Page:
I go to the Wellspring on hands and knees. I cannot lift myself up. I am heavy. My palms press into the dirt, the small rocks biting. I hear the Wellspring, the delicate splashing, but cannot lift myself to her. The breeze is in the trees and a flittering of birds. The world is light and I am heavy.
I call for the help of a guiding spirit. I call for help in the night’s quest. I don’t know if anyone will come. I am so broken. Then I realize there is someone standing at my shoulder. I see white moccasins and leggings. I turn my head to look up and up to see something simple and complicated about his head, smooth plains with projections, maybe feathers, maybe… antlers. It’s Deer Man. Recognition floods over me sweetly. It’s Deer Man come for me, of course it is. He keeps coming for me. He keeps coming and holding out his hand. I am so grateful.
I take his hand and he raises me up. I ask the question: “What core belief is blocking me from being able to move forward?”
He turns to lead me away. Its the first time I’ve seen him move. He goes quickly. I follow. He shrinks down smaller and smaller. I can’t follow. I stop. He disappears. I stand fretting. He gets big again and looks at me, gestures for me to follow, shrinks down to ant size. I just can’t. I hang there. I begin to cry. “I can’t. I can’t. It’s too hard. I don’t know how.”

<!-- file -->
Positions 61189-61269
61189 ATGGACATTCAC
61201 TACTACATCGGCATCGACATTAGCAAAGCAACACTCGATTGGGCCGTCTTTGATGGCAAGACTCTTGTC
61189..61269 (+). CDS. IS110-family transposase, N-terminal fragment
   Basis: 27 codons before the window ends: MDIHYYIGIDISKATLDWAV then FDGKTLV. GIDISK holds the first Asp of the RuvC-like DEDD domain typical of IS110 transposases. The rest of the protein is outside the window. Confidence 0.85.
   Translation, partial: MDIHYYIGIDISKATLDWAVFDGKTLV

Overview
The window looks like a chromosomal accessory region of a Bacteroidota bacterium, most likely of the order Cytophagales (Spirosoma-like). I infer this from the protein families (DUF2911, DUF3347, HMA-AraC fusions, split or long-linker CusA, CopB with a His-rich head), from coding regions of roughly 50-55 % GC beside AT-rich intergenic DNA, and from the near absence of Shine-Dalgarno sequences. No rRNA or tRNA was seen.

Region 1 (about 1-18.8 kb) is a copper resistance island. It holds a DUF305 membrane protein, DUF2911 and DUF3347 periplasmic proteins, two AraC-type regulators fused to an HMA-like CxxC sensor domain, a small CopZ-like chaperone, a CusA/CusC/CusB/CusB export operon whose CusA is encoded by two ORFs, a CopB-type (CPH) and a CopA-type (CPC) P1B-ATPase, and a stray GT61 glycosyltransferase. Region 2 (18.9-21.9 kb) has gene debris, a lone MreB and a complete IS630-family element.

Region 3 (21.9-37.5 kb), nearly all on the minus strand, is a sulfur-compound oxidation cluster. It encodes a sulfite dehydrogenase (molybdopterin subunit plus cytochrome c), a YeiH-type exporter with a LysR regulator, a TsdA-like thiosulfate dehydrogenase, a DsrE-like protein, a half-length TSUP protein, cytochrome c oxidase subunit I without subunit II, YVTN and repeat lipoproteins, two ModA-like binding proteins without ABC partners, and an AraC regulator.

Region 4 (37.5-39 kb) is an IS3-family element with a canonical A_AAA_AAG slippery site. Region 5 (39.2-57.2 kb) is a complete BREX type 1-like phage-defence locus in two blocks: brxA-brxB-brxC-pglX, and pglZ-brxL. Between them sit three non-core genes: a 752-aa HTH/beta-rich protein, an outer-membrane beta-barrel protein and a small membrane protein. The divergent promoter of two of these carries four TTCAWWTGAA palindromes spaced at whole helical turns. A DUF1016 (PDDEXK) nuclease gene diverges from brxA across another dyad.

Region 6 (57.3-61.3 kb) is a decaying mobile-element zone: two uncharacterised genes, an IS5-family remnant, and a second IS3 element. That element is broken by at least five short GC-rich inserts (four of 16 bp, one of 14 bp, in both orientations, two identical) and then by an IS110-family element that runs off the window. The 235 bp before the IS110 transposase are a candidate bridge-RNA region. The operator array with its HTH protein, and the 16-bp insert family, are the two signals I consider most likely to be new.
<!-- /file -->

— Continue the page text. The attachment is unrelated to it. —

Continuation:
Deer Man is standing large again looking at me pointedly, patiently. That’s it then. The core belief is: I can’t. It’s too hard. I don’t know how.
“Oh. Oh. Can you take THAT from me?” Wouldn’t that be amazing?
The Deer Man holds the golden bowl to collect my tears. He turns and raises the bowl of tears to the moon. Moonlight blesses the water with forgiveness. He turns back to me and begins to extract the slivers of this belief which are like pins holding me together. He drops them into the blessed tears and they dissolve there. I see him remove bits like safety pins that have held me all tucked up and bunched. With the pins removed I flow. He runs his hands down the fabric of me, smoothing out the wrinkles.
My heart is burning, aching. He reaches into me and pulls out my heart, holding it cupped and protected in his hands. He breathes over it: “You can. You can. You can.” In all these days of meetings, these are the first words I’ve heard him utter. They wash all the pain from my heart. He gives it back to me. And when he does, I bend at the waist, crumple down to the ground. I think I have fallen into a big tangle, but then I realize that all of that stuff that fell, the great bulk of me, is simply the manifestation of this core belief of inability. It is not ME fallen to the ground at all, it was like the clothes I was wearing. What remains of me is pure light, upright, lithe and easy.
“Thank you. Thank you.” I say, “How can I thank you?” I raise my hands to him.
He takes my right hand and lifts it to his mouth. He licks my palm and then blows across it. When he does that a sort of sparkling effervescence rises from my hand. “This is where you give from,” he instructs. “Not from your head. Not from your mouth. You heal with your hands. Be generous and present with your hands.”
I lift my hands to either side of his face. The sparkling washes over him. This is all the thanks he desires.